Have you had any trouble with injuries with that much tennis? Also, what are your goals - are you going to play in college, try and turn pro, etc?

USERNAME
10-31-2009, 02:29 PM
Wow! That is a ton of time, investment, and commitment. Congrats!

Have you had any trouble with injuries with that much tennis? Also, what are your goals - are you going to play in college, try and turn pro, etc?

Going pro is a dream of mine... I am gonna play in college tho, I have not had to many injuries thankfully just hurt my shoulder and back a few times. I always have been very athletic, if I didnt really get as good at tennis as I am now I would b playing football. I was the 1st string MLB for my school soph and junr years. Only played very little HS tennis actually cause I was playing a lot of tournys.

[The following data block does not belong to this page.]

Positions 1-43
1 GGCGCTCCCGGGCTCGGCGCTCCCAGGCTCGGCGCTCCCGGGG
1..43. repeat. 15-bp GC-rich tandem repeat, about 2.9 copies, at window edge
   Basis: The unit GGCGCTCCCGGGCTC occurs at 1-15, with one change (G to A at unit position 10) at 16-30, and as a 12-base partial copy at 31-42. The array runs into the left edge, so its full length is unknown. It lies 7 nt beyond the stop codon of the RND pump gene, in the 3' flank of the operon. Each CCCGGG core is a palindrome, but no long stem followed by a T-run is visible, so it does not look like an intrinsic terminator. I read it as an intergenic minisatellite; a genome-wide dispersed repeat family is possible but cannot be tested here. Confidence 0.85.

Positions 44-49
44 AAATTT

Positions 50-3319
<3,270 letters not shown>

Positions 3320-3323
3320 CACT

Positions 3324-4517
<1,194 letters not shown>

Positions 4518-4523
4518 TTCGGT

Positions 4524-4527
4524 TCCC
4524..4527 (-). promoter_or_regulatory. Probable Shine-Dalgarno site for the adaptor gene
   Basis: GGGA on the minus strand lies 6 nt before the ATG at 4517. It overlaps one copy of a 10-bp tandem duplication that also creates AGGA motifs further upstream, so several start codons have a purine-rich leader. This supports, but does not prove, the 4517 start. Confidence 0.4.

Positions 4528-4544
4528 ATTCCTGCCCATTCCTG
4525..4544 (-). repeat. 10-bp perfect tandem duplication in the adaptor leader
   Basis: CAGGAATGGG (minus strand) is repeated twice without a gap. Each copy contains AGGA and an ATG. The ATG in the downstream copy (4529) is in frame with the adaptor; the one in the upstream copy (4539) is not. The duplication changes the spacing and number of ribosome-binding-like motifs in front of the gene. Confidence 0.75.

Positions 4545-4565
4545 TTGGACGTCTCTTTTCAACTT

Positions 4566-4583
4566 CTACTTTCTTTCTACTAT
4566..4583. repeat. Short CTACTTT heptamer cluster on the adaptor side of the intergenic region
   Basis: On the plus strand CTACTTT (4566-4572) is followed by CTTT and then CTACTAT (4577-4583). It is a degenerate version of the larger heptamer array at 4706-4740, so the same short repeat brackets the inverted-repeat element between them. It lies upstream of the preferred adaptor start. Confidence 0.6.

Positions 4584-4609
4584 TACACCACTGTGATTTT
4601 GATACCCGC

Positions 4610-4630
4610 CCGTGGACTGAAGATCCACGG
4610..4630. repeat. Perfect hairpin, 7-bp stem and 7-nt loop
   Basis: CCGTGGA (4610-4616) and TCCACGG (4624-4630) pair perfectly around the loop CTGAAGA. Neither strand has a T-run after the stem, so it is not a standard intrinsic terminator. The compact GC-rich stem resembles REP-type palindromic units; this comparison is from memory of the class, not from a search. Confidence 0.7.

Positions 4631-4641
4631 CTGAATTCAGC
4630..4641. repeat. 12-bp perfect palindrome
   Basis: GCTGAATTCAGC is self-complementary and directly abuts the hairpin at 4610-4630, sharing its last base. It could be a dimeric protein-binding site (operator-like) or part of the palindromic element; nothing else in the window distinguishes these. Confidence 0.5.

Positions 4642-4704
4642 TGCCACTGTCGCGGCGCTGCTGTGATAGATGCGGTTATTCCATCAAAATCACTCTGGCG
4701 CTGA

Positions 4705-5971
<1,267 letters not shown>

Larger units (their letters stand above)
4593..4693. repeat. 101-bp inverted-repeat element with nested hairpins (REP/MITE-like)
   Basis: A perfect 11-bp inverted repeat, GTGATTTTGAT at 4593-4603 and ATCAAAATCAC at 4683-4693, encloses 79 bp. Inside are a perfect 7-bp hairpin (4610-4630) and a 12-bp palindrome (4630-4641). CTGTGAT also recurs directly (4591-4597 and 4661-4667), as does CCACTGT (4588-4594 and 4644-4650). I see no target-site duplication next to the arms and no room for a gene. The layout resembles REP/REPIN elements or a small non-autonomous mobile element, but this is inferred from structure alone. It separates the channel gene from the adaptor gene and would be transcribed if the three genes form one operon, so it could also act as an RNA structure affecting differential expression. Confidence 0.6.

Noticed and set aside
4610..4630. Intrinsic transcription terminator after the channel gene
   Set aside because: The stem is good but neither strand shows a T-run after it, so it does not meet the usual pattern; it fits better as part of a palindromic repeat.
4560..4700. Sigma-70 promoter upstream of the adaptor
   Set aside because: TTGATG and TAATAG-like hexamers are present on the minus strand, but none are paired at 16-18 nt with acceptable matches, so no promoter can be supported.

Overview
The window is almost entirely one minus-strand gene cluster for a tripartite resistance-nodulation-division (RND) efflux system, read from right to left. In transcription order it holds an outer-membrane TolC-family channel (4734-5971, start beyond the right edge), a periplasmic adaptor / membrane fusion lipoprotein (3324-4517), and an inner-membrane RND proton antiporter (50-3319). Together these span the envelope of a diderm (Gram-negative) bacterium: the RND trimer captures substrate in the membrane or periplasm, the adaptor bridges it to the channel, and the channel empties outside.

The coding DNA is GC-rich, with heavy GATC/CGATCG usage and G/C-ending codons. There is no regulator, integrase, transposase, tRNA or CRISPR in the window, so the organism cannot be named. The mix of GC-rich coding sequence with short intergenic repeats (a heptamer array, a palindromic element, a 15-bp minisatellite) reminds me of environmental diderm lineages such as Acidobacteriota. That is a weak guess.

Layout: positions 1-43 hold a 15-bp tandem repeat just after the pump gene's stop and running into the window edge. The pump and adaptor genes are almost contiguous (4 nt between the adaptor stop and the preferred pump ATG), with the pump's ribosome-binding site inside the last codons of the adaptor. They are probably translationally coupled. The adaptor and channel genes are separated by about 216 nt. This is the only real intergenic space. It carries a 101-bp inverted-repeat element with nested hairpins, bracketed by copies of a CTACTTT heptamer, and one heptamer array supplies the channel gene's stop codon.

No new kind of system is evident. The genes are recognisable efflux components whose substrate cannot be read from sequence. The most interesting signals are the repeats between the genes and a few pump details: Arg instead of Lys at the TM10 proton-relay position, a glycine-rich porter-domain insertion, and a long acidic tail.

5263
10-31-2009, 02:42 PM
Wow! That is a ton of time, investment, and commitment. Congrats!

Have you had any trouble with injuries with that much tennis? Also, what are your goals - are you going to play in college, try and turn pro, etc?

Good thing is that is does not always take quite that much time. If you can keep them building nice strokes in the early years with hitting 2-3 times per week for 1-2 hrs per session, then they can still be in the slot to do most anything they want in tennis if the desire and talent are there in the early teens. Just need to be good quality overall if the training sched is less. Of course it needs to be quality either way though, doesn't it?